No, the raisin bread analogy is absolutely brilliant. In fact, it’s one of not just Michael’s and mine but cosmologists’ all over the world favorites. If you want to conceive of space and how it expands, and how the galaxies within it have expanded since the hot Big Bang, there is no better analogy that I know of. If you want to talk about a different set of timescales, you need to be more specific. But since the end of inflation and the hot Big Bang, the raisin bread analogy is absolutely valid. In fact, if you listen to the video atop, you can hear me talk about it in the Q&A session!
From richard mitnick on image credits: “You credited ESO in [this] article but failed to tell us which ESO assets were used in this work. If assets of an astronomical organization are involved, they should be credited. As an ardent supporter of ESO, I would like to know which ESO assets were involved.”
I give the credit that ESO asks for on each ESO image that I used. If you want a link to the ESO website with the images, you can go here: https://www.eso.org/public/news/eso9934/. But if you want to support ESO, perhaps you should see how they credit themselves and ask to be credited worldwide. Then perhaps you can be ardent in being informed about ESO and their image policies, too.
From Denier on a hypothetical in cutting college funding: “In this case, a contraction of the money supply available to schools would cause administrators to lose their jobs, educators to lose their jobs, services to be cut, attendance to drop, and tuition prices to fall until a new equilibrium was reached.”
What’s interesting about the Finland example, where their flagship University had their funding cut by about 15%, is that many administrators lost their jobs, few educators lost their jobs, attendance didn’t drop and tuition prices didn’t change. In other words, that isn’t what happened. I offer the possibility that if you want to affect a different change — administrative cuts, increased professor autonomy and salary and cuts in the cost of tuition — student/faculty unions could create that change as well. That’s all.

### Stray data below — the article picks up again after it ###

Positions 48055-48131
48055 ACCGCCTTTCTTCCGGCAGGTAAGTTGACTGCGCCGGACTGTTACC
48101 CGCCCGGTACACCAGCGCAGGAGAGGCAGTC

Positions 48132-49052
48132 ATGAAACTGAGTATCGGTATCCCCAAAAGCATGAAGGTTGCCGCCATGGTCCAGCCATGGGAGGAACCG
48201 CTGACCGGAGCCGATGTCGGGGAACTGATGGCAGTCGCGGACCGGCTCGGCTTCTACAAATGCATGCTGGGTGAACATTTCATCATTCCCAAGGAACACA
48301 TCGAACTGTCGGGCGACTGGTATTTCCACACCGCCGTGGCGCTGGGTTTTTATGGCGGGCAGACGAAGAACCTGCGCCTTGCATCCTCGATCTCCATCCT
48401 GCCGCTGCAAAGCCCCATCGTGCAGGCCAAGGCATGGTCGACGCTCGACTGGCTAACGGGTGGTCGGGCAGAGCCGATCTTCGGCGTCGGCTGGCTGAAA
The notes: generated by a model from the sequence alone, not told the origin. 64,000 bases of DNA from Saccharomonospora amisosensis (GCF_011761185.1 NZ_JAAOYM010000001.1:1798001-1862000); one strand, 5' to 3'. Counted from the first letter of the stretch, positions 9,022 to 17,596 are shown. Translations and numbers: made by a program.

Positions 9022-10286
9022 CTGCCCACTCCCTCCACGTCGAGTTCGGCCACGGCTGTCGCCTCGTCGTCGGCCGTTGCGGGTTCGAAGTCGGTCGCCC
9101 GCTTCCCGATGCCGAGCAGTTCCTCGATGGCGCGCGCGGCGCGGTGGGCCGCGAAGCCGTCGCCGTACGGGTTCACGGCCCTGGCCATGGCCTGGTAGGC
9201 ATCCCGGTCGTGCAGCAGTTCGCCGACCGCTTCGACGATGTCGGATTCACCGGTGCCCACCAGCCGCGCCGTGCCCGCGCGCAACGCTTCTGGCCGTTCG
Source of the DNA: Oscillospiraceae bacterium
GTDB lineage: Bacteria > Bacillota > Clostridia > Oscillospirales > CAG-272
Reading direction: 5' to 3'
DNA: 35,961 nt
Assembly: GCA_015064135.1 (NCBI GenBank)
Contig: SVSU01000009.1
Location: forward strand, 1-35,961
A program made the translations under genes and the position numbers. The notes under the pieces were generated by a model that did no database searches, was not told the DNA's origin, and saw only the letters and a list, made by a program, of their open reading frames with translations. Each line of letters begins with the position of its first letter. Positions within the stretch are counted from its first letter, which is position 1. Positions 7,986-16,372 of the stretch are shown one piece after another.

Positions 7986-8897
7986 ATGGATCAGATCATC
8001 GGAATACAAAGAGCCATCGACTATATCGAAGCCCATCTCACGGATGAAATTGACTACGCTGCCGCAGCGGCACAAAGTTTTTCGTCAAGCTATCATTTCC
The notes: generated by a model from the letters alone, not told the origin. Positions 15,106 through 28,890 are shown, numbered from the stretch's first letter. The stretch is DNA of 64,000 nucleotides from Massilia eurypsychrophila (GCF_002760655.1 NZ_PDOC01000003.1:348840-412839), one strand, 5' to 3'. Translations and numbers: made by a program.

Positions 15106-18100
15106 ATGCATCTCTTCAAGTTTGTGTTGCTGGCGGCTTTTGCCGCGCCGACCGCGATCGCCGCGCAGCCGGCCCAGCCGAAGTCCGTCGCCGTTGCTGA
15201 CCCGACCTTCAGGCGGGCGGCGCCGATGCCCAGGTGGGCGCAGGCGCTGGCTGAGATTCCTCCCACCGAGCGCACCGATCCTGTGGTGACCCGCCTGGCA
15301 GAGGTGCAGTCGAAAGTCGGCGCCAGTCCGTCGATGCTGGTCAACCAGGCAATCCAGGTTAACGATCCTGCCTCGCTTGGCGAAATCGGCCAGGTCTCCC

From Axil on Pluto… no, just kidding, on Cold Fusion, what else?: “All this new observational evidence points to the existence of a billions of years long chemical production of nuclear heat in a cold environment. Cold fusion exists without any doubt. LENR’s proof of concept is establish without any doubt. It’s just a matter of finding how the production of cold nuclear energy works.”
So for five years now, Axil, you’ve been telling me about LENR and I’ve been asking you for a working device. “Any day,” you’ve been telling me. It’s been nearly 2,000 days. When will you be convinced — or will anything about this non-reproducible experimental suite of results ever convince you — that you’ve been taken in by a fraudster?
From Richard Enkgraf on science and faith: “Faith is a position which admits no conceivable alternative. People of faith tend to shape their conception of the universe (including scientific evidence) to fit their belief, instead of building up a view of the universe based upon objective evidence. Bertrand Russell defined faith as a belief which cannot be shaken by contrary evidence.”